I expect that hardly any of my readers have ever heard of William Tans’ur. That is partly because the history of church music in the eighteenth century has been written almost exclusively about music for various courts and major cities, to the exclusion of music for country churches.
But Tans’ur appears to have had more influence on musical life in colonial America, including the important composer William Billings, than anyone else.
The name William Tanzer appears in the baptismal register at Dunchurch in 1706, the son of a common laborer named Edward Tanzer.
As an adult, William adopted the spelling Tans’ur, very likely in an attempt to appear to have come from a higher social class. His prose writings exhibit a particularly pretentious style. He signed some of his prefaces with “University of Cambridge” after his name on no firmer basis than the fact that his son William became a chorister at Trinity College there.
Nonetheless, he performed a significant service for English rural churches an an itinerant teacher and organist by giving them hymns and other worship music of a higher quality than they had known before and by writing instructions for how to sing them.
In 1735 he published two collections of hymn tunes, A Compleat Melody, or, The Harmony of Sion and even more popular, The Melody of the Heart. Tans’ur subsequently issued seven more volumes of psalm tunes, hymn tunes, and anthems.
One of them, The Royal Melody Compleat, or, The New Harmony of Zion (1755), introduced a new style of sacred music called the fuguing tune. It appeared in America in 1771 with the title The American Harmony.
Students of American musical history surely know the name William Billings, the earliest truly notable American composer. He adopted the fuguing tune, which became a much more important feature of American hymn singing than it probably ever did in England.
Although I have not compared Tans’ur’s instructions on the rudiments of music with Billings’, I expect Billings leaned as heavily upon them as he did the hymns themselves, and that his contemporaries did as well.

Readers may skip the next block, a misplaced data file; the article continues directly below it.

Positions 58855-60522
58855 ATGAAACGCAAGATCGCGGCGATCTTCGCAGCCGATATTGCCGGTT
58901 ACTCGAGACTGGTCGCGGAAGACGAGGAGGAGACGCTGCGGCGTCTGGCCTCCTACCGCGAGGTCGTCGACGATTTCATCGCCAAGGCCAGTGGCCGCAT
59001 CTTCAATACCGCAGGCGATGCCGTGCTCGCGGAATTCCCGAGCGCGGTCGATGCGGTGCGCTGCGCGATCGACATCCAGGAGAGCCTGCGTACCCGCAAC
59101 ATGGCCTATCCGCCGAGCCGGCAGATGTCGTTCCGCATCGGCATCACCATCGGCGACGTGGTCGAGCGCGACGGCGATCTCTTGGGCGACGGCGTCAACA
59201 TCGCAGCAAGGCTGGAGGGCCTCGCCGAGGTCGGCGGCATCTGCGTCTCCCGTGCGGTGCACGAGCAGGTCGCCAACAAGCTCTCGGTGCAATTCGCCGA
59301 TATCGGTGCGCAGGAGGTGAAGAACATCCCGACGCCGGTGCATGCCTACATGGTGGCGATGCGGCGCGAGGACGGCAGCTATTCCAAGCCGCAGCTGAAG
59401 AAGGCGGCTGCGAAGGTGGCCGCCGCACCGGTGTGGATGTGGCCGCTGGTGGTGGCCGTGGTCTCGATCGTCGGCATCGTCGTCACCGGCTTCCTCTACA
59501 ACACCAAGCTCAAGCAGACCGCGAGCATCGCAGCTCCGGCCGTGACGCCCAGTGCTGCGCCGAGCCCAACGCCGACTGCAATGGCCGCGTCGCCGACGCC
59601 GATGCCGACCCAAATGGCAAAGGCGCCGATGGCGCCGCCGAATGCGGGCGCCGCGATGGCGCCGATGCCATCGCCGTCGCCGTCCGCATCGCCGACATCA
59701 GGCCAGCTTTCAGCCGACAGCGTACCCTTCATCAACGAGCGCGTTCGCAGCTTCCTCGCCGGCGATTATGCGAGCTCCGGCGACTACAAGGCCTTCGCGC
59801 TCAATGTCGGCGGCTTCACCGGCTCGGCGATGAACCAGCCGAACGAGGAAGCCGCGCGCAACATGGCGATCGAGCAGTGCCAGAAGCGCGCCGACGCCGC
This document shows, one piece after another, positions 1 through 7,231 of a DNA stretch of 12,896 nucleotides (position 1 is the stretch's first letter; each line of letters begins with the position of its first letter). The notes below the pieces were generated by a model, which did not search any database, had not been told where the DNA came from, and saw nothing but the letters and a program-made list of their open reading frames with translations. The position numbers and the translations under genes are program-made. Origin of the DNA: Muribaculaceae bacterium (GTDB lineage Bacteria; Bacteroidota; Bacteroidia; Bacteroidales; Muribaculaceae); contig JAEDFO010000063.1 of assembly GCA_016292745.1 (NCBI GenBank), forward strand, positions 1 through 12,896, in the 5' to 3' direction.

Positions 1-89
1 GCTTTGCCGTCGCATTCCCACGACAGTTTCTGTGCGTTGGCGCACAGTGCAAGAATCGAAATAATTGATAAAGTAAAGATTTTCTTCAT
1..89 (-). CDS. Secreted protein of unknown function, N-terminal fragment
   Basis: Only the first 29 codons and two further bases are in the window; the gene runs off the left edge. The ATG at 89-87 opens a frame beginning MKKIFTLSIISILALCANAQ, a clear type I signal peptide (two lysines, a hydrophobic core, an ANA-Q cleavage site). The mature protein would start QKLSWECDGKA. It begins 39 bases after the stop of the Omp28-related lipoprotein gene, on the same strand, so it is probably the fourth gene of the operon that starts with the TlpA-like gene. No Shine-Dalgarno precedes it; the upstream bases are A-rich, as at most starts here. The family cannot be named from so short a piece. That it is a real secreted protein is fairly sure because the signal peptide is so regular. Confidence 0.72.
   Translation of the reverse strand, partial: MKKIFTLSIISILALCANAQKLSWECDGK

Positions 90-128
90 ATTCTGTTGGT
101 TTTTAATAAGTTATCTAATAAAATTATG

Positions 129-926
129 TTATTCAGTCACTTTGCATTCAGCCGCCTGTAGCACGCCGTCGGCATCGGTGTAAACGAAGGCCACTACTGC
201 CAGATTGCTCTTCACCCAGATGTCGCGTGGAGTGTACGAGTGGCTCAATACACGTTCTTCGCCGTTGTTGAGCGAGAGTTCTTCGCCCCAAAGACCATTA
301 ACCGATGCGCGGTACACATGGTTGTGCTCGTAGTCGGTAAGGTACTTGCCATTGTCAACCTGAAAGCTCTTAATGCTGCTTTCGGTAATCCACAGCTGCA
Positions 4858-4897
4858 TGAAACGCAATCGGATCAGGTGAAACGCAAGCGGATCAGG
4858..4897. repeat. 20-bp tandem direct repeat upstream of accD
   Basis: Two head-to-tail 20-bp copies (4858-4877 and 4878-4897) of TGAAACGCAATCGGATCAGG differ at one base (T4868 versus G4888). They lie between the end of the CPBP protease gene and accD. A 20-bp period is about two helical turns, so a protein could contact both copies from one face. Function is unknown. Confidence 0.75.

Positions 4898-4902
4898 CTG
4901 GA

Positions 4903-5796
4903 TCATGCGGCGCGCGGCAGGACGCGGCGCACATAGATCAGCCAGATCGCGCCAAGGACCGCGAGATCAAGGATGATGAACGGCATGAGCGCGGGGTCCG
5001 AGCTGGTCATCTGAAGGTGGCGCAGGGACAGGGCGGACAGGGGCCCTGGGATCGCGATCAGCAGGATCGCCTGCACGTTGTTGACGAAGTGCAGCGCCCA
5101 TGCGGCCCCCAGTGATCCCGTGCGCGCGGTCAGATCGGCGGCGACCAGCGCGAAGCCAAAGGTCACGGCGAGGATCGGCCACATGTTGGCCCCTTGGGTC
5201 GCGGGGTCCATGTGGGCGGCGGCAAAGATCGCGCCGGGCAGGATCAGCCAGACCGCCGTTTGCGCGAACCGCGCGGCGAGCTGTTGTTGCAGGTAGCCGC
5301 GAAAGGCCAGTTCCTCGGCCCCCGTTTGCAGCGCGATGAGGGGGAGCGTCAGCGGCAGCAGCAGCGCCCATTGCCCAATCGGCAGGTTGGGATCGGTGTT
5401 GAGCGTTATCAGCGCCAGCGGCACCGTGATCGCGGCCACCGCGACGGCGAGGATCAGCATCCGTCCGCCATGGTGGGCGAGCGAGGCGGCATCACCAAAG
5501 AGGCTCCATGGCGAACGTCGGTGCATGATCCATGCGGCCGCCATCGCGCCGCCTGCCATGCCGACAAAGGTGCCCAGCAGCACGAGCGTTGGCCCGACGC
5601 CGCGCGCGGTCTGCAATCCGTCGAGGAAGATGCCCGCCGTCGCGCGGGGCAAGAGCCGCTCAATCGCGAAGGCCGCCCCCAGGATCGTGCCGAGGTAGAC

Tans’ur dominated the composition and publication of English psalm and hymn tunes much the way his contemporary Handel dominated what would later become classical music and the way Arne dominated the beginnings of English popular music at about the same time.
While writers of histories of English music can ignore rural populations , it is not possible to ignore the same kinds of music once they were transplanted to America. Billings and others wrote music in the same basic styles and forms as Tans’ur and began to develop a distinctly American school of composition. No American composing music in any other genre accomplished anything of the kind.
A generation or so later, Lowell Mason attempted to wean American hymn singing from this lowbrow country music and replace it with a more mainstream (that is, urban and better educated) European style.
Bach’s chorales appear to have been completely forgotten by then. To my taste, anyway, Mason’s tunes are at best no better than Billings and his harmonies and rhythms much less interesting. Meanwhile, the New England contemporaries of William Billings devised the shaped-note system of printing music to make it easier for the untutored to learn to read the hymns.
This system migrated to the American south, where a number of important publications, notably The Sacred Harp kept the rural style of hymn singing alive.
As in Tans’ur’s England, it became an essentially underclass music, hardly noticed and certainly not embraced by more urban audiences until late in the twentieth century. Many of the tunes found a permanent place in standard hymnals that use only round note notation and more European harmonizations.
The shaped note notation and old rural harmonization (with the tune in the middle of the texture instead of the top line) remain relatively unknown despite the renewed interest over the past half-century or so.